Phocuswright 2022: Alternative Airlines bullish about prospects as it eyes revenue milestone

Phocuswright 2022: Alternative Airlines bullish about prospects as it eyes revenue milestone

Managing director of the British scale-up OTA Sam Argyle caught up with Travolution at last week’s conference in Phoenix Arizona

UK flights OTA scale-up Alternative Airlines says it is on track to hit £100 million annual revenues within 18 months as it targets global growth.

Speaking to Travolution at Phocuswright in Phoenix Arizona last week, managing director Sam Argyle said the site’s strength is its focus on selling flights.

The OTA has just reported £58 million in revenue, up from £28 million last year, and Argyle said the company, which has never taken outside funding is profitable.

“We have a single product focus and we want to be excellent at that. We know we can’t do everything in travel but what we are trying to do it what we do globally.”

Currently 60% of business on the Alternative Airlines site comes from customers in the US and just 10% from the UK with the remainder from other English speaking markets like Australia, Canada and South Africa.

The OTA is working with Duffel and Amadeus to develop its modern New Distribution Capability (NDC) retailing and is pioneering alternative forms of payment like Crypto and financing like Buy Now Pay Later.

The site enables payment in 70 crypto-currencies and Argyle said while this represents just 4.5% of its business today the average order value is three times that for sales using conventional payment methods. Generally Alternative Airlines tends to sell a higher proportion of premium tickets that most OTAs.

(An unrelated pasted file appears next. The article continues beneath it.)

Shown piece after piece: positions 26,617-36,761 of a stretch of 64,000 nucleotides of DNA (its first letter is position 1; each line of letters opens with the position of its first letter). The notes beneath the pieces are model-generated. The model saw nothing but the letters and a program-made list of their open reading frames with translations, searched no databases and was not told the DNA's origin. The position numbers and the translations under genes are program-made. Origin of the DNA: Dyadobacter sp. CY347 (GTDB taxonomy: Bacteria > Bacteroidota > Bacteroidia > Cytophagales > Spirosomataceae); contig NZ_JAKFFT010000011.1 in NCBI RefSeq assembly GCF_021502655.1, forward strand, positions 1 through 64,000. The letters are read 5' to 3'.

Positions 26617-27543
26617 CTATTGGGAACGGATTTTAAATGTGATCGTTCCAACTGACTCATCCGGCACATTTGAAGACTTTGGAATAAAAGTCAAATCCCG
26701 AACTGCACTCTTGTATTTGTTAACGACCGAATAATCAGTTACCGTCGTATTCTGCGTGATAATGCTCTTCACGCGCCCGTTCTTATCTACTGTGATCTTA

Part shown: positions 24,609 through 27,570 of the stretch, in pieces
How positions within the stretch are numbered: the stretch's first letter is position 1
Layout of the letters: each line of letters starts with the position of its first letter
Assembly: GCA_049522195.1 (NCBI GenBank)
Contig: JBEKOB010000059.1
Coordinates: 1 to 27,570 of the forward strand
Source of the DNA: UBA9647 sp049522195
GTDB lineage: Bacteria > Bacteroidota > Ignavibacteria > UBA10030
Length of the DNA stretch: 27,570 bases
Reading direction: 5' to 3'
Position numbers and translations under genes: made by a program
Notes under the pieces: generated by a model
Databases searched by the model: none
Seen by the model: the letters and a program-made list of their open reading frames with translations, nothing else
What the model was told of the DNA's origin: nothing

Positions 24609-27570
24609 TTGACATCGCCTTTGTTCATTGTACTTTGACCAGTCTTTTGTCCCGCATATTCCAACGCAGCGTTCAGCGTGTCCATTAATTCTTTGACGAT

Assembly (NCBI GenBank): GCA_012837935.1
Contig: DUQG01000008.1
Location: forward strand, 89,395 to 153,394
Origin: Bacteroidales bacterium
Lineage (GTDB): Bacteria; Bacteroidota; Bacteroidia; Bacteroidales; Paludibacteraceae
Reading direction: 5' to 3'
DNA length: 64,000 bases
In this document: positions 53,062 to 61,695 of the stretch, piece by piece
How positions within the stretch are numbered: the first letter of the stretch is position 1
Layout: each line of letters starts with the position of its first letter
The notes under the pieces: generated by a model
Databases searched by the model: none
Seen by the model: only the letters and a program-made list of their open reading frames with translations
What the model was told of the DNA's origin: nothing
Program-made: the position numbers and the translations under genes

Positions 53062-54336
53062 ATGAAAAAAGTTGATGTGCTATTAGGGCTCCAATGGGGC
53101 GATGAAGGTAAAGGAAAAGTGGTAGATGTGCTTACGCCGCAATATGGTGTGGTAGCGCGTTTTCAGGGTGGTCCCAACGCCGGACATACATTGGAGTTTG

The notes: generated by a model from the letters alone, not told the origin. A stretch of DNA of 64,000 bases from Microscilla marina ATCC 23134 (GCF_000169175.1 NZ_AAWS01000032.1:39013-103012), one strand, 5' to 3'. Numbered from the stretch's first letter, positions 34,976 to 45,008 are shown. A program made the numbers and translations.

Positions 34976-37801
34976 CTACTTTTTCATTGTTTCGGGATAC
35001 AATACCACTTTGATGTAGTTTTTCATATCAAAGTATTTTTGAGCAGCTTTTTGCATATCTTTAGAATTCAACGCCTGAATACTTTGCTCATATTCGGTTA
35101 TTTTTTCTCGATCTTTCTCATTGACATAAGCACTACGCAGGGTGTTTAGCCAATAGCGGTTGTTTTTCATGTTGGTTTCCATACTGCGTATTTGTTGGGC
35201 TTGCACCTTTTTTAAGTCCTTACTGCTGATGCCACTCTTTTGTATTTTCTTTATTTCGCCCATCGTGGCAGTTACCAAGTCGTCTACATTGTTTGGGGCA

Alternative Airlines was established in 2017 by Argyle’s father Paul originally to focus on niche airlines as part of his Flight Directors General Sales Agent.

Sam, a former investment banker at Rothschild & Co, said the brand has “moved a little bit more mainstream” while maintaining its focus on flights.

“The focus on flights is key. We love selling airlines. It’s what we do. We want to be the best in the business in flights.

“First and foremost it’s an online play and we want to make it easy to book a flight. We like to think we give people a great choice of airlines and then we focus on the financing side.”

Argyle said Alternative Airlines looks to drive traffic through organic search placing a focus on long-tail keywords.

“Organic search is not sexy but it’s a sustainable way to grow the business. And it’s free apart from the time it takes to create the content.

“The key thing is to make sure our acquisition costs are significantly lower than our margin. We have a big focus on SEO, we don’t compete on meta and we do targeted PPC [Pay Per Click].

“Social is part of our strategy, it’s one of the many things we are doing. We think we have customer acquisition strategies that are different to what others are doing.”

Argyle describes Alternative Airlines as being bootstrapped and says it is not looking for funding as it aims to hit is target of £100 million in revenue in 18 months.

Alternative Airlines has a team of 22 technology experts working on front end user experience and product design and builds all of its own systems in-house. 

It has integrated third party tools like automated self service technology developed by Amadeus to process ticket changes but everything consumer facing is developed by the firm’s own team.

“We have control,” said Argyle, “we know what we are doing. Why do we have to outsource? This way we can provide really accurate, fast customer service. 

Argyle said a focus on helping people fly domestically during COVID helped the firm recover from the pandemic and significant growth in geographically large markets like Australia and Canada.

“We are fairly bullish on our prospects because we have built quite a diversified business. There is no doubt there are pressures on people’s spending at the moment.

“But I believe the impact of the recession will probably be less on people’s travel spend than in other recessions. It has to have some impact but it will be less severe than the 2008/09 recession. People have built up savings during COVID and they want to travel still.”